And there's someone else, Recy Taylor, a name I know and I think you should know, too. In 1944, Recy Taylor was a young wife and mother walking home from a church service she'd attended in Abbeville, Alabama, when she was abducted by six armed white men, raped, and left blindfolded by the side of the road coming home from church. They threatened to kill her if she ever told anyone, but her story was reported to the NAACP where a young worker by the name of Rosa Parks became the lead investigator on her case and together they sought justice. But justice wasn't an option in the era of Jim Crow. The men who tried to destroy her were never persecuted. Recy Taylor died ten days ago, just shy of her 98th birthday. She lived as we all have lived, too many years in a culture broken by brutally powerful men. For too long, women have not been heard or believed if they dare speak the truth to the power of those men. But their time is up. Their time is up.
Their time is up. And I just hope -- I just hope that Recy Taylor died knowing that her truth, like the truth of so many other women who were tormented in those years, and even now tormented, goes marching on. It was somewhere in Rosa Parks' heart almost 11 years later, when she made the decision to stay seated on that bus in Montgomery, and it's here with every woman who chooses to say, "Me too." And every man -- every man who chooses to listen.
In my career, what I've always tried my best to do, whether on television or through film, is to say something about how men and women really behave. To say how we experience shame, how we love and how we rage, how we fail, how we retreat, persevere and how we overcome. I've interviewed and portrayed people who've withstood some of the ugliest things life can throw at you, but the one quality all of them seem to share is an ability to maintain hope for a brighter morning, even during our darkest nights. So I want all the girls watching here, now, to know that a new day is on the horizon! And when that new day finally dawns, it will be because of a lot of magnificent women, many of whom are right here in this room tonight, and some pretty phenomenal men, fighting hard to make sure that they become the leaders who take us to the time when nobody ever has to say "Me too" again.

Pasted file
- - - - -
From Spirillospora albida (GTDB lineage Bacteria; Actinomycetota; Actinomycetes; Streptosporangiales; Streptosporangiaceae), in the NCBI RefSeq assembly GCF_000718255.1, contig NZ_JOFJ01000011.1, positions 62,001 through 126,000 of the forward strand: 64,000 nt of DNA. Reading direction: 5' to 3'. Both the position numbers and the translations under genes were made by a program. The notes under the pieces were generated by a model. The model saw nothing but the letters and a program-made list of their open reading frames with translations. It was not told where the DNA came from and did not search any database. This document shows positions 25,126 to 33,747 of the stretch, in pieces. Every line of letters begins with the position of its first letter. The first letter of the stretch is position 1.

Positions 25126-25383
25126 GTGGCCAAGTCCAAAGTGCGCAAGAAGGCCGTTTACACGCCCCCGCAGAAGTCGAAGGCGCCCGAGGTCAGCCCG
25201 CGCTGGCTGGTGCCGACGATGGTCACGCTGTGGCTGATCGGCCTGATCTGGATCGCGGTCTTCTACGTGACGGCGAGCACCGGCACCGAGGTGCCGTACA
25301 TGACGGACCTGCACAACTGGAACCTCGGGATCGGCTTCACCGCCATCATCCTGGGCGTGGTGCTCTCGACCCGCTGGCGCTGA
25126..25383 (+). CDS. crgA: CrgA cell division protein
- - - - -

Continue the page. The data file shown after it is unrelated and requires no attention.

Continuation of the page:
Be great, remembered, and repeated.
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More About the Author, Lisa Patrick:
Lisa is the founder of XTRAcredits Group Inc.
Continuing Education Expert | Speaker | Coach | Strategist - Accelerating Businesses Around the World
Working with some of the most recognized thought-leaders in the world has given Lisa the opportunity to showcase her unique skill to see opportunities that others miss! These relationships have also provided her insights into the distinctive points of view of risk and opportunities facing today’s expert and their speaking/coaching businesses. These experiences have contributed to her success!
Lisa is relentlessly optimistic, entrepreneurial, and future-focused. She encourages contrarian thinking and rapid experimentation.
Lisa has worked with personal brands and companies such as Grant Cardone, FocalPoint Coaching, Tom Hopkins, Dr. Cherie Carter-Scott, FrippVT, Wayne Lee, International Coaching Federation, Dr. Tony Alessandra, Assessments24x7, Society of Human Resource Professionals, and much more. Find out more about Lisa by clicking here.
More About Patricia Fripp
Hall of Fame keynote speaker, executive speech coach, sales presentation skills expert, and author, Patricia Fripp simplifies and demystifies the process of preparing and presenting powerful, persuasive presentations.
Kiplinger’s Personal Finance identified her presentation training as one of the best investments you can make in your career. Called “one of the 10 most electrifying speakers in North America” by Meetings and Conventions, Patricia delivers high-content, entertaining, dramatically memorable presentations.
The first female president of the National Speakers Association, she is now virtually everywhere. Patricia is a Faculty Expert at XTRAcredits as a subject matter expert. Learn essential new skills and accelerate your career while maintaining your professional accreditation.